One of the most common symptoms of Alzheimer's disease (AD) and related tauopathies is memory loss. The exact mechanisms leading to memory loss in tauopathies are not yet known; however, decreased translation due to ribosomal dysfunction has been implicated as a part of this process. Here we use a proteomics approach that incorporates subcellular fractionation and coimmunoprecipitation of tau from human AD and non-demented control brains to identify novel interactions between tau and the endoplasmic reticulum (ER). We show that ribosomes associate more closely with tau in AD than with tau in control brains, and that this abnormal association leads to a decrease in RNA translation. The aberrant tau–ribosome association also impaired synthesis of the synaptic protein PSD-95, suggesting that this phenomenon contributes to synaptic dysfunction. These findings provide novel information about tau-protein interactions in human brains, and they describe, for the first time, a dysfunctional consequence of tau–ribosome associations that directly alters protein synthesis.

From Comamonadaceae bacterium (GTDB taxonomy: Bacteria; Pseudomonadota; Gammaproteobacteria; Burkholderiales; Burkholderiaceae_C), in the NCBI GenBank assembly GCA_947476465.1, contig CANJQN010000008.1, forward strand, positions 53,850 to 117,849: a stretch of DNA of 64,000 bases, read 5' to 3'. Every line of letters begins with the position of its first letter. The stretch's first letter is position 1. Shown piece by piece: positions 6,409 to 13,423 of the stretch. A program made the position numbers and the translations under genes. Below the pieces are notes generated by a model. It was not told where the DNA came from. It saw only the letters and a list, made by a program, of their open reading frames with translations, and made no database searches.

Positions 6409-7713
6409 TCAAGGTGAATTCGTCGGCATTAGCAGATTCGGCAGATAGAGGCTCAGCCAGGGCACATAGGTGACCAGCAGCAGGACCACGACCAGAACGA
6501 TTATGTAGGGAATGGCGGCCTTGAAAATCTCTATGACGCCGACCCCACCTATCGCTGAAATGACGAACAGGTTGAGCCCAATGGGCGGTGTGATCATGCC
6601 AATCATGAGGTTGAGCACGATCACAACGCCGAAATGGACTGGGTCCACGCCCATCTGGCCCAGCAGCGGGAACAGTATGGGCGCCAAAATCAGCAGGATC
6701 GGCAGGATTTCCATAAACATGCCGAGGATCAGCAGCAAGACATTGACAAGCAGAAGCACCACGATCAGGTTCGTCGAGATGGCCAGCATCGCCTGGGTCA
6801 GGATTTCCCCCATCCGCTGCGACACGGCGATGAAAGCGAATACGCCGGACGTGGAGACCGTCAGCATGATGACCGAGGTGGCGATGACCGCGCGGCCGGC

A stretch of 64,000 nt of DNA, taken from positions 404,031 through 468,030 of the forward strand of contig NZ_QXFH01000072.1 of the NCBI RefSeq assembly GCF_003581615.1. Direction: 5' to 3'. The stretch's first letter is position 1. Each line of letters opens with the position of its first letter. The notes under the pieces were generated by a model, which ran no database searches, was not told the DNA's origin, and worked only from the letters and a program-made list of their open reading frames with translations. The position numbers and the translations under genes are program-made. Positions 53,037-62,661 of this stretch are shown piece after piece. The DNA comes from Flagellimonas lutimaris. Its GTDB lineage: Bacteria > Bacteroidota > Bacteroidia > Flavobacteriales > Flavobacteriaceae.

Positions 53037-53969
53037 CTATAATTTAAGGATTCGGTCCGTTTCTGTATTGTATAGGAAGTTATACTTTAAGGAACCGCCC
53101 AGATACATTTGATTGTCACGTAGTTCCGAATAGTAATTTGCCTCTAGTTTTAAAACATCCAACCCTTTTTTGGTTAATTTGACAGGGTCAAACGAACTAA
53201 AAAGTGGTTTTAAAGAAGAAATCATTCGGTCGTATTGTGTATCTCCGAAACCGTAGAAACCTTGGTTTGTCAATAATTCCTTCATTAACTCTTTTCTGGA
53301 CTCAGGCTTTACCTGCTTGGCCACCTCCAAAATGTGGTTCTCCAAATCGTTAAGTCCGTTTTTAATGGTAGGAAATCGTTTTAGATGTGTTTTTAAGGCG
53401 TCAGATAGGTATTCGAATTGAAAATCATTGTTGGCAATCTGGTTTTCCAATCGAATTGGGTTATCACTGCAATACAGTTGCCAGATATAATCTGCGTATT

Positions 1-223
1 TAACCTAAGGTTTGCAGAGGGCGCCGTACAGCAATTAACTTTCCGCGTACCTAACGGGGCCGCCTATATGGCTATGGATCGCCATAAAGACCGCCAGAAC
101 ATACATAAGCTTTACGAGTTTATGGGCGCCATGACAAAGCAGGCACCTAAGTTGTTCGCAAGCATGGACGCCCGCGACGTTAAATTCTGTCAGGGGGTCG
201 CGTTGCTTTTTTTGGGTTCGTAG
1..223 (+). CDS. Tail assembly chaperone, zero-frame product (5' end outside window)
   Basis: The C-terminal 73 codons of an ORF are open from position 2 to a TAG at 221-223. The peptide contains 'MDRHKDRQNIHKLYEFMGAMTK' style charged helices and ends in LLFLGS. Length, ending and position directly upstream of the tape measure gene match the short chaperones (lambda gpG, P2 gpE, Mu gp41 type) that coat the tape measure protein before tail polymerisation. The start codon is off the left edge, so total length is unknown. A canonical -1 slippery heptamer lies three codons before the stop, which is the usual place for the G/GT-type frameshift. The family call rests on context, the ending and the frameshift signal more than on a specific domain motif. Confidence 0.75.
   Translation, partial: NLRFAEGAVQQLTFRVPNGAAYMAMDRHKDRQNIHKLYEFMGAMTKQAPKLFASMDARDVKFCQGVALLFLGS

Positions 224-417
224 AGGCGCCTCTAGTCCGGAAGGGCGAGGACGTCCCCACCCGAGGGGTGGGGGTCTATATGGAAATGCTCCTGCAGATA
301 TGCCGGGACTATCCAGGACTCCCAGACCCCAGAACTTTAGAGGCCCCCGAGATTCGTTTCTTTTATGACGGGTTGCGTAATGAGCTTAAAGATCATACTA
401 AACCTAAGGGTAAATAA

Document Type


Publication Date


Notes/Citation Information

Published in The Journal of Neuroscience, v. 36, issue 3, p. 1001-1007.

Copyright © 2016 the authors

This work is available to the public to copy, distribute, or display under the terms of the Creative Commons Attribution 4.0 International License (https://creativecommons.org/licenses/by/4.0/).

Digital Object Identifier (DOI)


Funding Information

The University of Kentucky Alzheimer's Disease Center (UK-ADC) and its Neuropathology Core is supported by NIH/NIA P30 AG028383; the University of Kentucky Proteomics Core is partially supported by grants from the NIH/NIGMS (P20GM103486) and the NIH/NCI (P30CA177558); this work was also supported in part by NIH R01NS077284 (H.Z.); the LC-MS/MS instrument was acquired with a High-End Instrumentation Grant S10RR029127 (H.Z.) from the National Institutes of Health; NIH/NINDS P30NS051220 supported the maintenance of the microscopy core used for imaging; J.F.A., D.L., and S.M. were supported by NIH/NINDS 1R01 NS091329-01, Alzheimer's Association NIRG-14-322441, NIH/NCATS 5UL1TR000117-04, NIH/NIGMS 5P30GM110787, GlaxoSmithKline, Department of Defense AZ140097, UK-ADC Pilot Award 8.1 supported by NIH/NIA P30 AG028383, the University of Kentucky Epilepsy Center and NIH/NIMHD L32 MD009205-01.